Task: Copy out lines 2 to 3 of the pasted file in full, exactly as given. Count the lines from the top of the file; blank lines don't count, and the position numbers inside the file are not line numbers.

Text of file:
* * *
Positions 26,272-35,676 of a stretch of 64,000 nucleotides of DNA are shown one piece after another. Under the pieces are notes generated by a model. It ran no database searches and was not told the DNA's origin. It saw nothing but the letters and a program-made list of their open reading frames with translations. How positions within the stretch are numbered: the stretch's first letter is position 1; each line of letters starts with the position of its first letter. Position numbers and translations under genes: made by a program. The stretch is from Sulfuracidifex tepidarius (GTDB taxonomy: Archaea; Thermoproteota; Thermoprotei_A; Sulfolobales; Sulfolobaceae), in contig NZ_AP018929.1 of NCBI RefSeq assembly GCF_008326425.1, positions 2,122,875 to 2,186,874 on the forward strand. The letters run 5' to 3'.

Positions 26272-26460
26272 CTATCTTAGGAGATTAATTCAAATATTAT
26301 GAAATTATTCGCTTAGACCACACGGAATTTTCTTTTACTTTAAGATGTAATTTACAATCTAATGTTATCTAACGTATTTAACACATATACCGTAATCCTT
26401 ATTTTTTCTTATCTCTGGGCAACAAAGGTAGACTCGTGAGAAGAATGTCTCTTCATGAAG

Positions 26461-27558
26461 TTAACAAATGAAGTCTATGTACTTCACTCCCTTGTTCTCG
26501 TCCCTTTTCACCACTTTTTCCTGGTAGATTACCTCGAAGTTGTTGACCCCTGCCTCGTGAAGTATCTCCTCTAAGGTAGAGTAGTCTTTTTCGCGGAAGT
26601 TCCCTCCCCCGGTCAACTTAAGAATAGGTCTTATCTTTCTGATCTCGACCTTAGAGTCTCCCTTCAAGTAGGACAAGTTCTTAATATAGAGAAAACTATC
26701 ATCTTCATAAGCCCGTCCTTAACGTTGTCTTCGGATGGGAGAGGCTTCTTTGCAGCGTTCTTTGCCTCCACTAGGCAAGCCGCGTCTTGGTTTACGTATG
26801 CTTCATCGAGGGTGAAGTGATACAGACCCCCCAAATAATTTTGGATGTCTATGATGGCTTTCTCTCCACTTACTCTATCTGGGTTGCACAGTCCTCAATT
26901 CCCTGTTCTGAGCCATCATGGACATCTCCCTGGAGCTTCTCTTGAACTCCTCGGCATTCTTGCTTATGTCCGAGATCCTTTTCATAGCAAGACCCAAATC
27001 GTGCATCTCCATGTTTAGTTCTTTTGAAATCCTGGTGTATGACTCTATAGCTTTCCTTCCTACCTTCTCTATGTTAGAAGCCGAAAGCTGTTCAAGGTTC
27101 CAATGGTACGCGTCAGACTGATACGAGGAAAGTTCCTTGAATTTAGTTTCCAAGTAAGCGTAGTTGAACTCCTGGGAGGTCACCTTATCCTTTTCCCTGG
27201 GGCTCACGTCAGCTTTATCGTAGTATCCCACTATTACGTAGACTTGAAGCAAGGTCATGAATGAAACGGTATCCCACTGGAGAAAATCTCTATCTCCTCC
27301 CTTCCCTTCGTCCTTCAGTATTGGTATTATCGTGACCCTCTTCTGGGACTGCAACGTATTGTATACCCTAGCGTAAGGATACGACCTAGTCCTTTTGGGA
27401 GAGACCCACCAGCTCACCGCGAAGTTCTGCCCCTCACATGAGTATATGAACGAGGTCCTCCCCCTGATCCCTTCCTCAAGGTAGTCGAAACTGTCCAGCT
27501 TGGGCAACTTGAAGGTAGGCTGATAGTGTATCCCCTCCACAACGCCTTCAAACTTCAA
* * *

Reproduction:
Positions 26272-26460
26272 CTATCTTAGGAGATTAATTCAAATATTAT